The 2nd District is a safe Democratic seat, and Kelly is all but certain to come to Congress after the April 9 special election to succeed former Democratic Rep. Jesse L. Jackson Jr. Her Republican rival, Paul McKinley, is a convicted felon, according to The Chicago Tribune.
But Kelly’s primary garnered national attention when New York City Mayor Michael Bloomberg’s super PAC spent $2.5 million to boost her campaign. Her race served as the first test case for the super PAC, which supports candidates who back gun control, after the school shootings in Newtown, Conn.
Kelly noted that she has never spoken with Bloomberg, even after her victory.
“Never talked to him before, never talked to him after [the primary],” she said. “We don’t know each other. He got involved on behalf of the families [affected by gun violence]. That’s how I look at it.”
February 26, 2013
Cook County Chief Administrative Officer Robin Kelly won the Democratic nomination in the special election to replace former Rep. Jesse L. Jackson Jr. on Tuesday and is now poised to succeed him in Congress.
Kelly had 55 percent, former Rep. Debbie Halvorson had 21 percent and Alderman Anthony Beale had 11 percent, with 63 percent of precincts reporting, according to The Associated Press.
Kelly’s win also marks a victory for New York City Michael Bloomberg, whose super PAC spent more than $2 million in the race. Bloomberg supports gun control, which became a central issue in the race for the district on Chicago’s south side. The area has endured a spike in gun violence in the past few years.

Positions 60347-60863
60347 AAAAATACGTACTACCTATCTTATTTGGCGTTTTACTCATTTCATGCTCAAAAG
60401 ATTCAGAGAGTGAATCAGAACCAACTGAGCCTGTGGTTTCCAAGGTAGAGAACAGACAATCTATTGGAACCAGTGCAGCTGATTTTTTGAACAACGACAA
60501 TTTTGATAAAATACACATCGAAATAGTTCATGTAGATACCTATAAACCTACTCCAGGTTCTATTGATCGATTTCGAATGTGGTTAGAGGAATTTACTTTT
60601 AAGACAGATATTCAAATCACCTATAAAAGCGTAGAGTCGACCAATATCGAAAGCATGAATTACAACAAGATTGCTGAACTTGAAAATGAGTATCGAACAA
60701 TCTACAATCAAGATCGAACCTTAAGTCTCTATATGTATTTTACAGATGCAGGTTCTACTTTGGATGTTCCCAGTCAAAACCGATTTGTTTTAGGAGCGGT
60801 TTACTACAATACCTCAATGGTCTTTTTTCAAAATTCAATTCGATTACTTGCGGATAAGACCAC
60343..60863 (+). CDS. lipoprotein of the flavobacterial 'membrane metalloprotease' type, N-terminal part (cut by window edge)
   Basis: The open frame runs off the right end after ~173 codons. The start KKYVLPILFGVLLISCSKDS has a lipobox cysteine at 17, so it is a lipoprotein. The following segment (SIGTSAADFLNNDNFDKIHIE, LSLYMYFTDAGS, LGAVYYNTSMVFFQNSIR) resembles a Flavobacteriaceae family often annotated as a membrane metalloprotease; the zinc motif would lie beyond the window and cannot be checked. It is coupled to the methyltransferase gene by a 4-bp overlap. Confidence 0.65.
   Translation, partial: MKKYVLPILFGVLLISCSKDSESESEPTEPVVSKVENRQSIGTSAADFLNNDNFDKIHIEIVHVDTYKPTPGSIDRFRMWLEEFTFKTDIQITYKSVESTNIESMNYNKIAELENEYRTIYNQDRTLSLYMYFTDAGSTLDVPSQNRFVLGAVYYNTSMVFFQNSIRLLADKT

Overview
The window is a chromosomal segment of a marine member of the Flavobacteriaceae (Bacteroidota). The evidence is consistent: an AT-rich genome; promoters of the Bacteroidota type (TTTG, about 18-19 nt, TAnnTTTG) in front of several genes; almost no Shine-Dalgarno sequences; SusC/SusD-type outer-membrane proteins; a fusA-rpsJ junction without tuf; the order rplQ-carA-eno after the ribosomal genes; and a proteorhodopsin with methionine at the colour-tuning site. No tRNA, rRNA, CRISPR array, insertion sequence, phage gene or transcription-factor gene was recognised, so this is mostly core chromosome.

This was Bloomberg’s first foray into congressional races since the elementary school shootings in Newtown, Conn., last year. He spent millions of dollars knocking Halvorson, who received support from the National Rifle Association in her previous races, and boosting Kelly. Full story
January 30, 2013
And then there were 21 … candidates to succeed former Rep. Jesse L. Jackson Jr., D-Ill.
This afternoon, former NFL linebacker Napoleon Harris dropped out of the 2nd District special election and backed fellow Democrat, Cook County Chief Administrative Officer Robin Kelly.
“I believe we need to fight for more educational opportunity, better jobs and to get guns out of the hands of criminals and gangs that are preying on our neighborhoods,” Harris said in a statement from the Kelly campaign. “I believe Robin Kelly is the right candidate to pick up that cause to fight for the people of Chicago and the Southland.”
While the Democratic field remains large and varied, Kelly’s supporters argue this helps her because it puts more of Harris’ geographic base — including the key Thornton Township — in play.
The top tier of candidates includes Alderman Anthony Beale, former Rep. Debbie Halvorson, state Sen. Toi Hutchinson and Kelly. The Feb. 26 Democratic primary winner is expected to come to Congress given the district’s heavy Democratic composition.
January 29, 2013
New York City Mayor Michael Bloomberg’s Independence USA PAC has started airing TV ads in Illinois’ 2nd district special election targeting the front-runner’s support for the Second Amendment.
But the super PAC’s ad buy marks a shift in the race for former Rep. Jesse L. Jackson Jr.’s seat on Chicago’s south side. It’s possible none of the candidates, including Halvorson, will raise enough money to air campaign ads in the Windy City’s pricey market. So far, the better-funded campaigns have relied on direct mail to reach voters.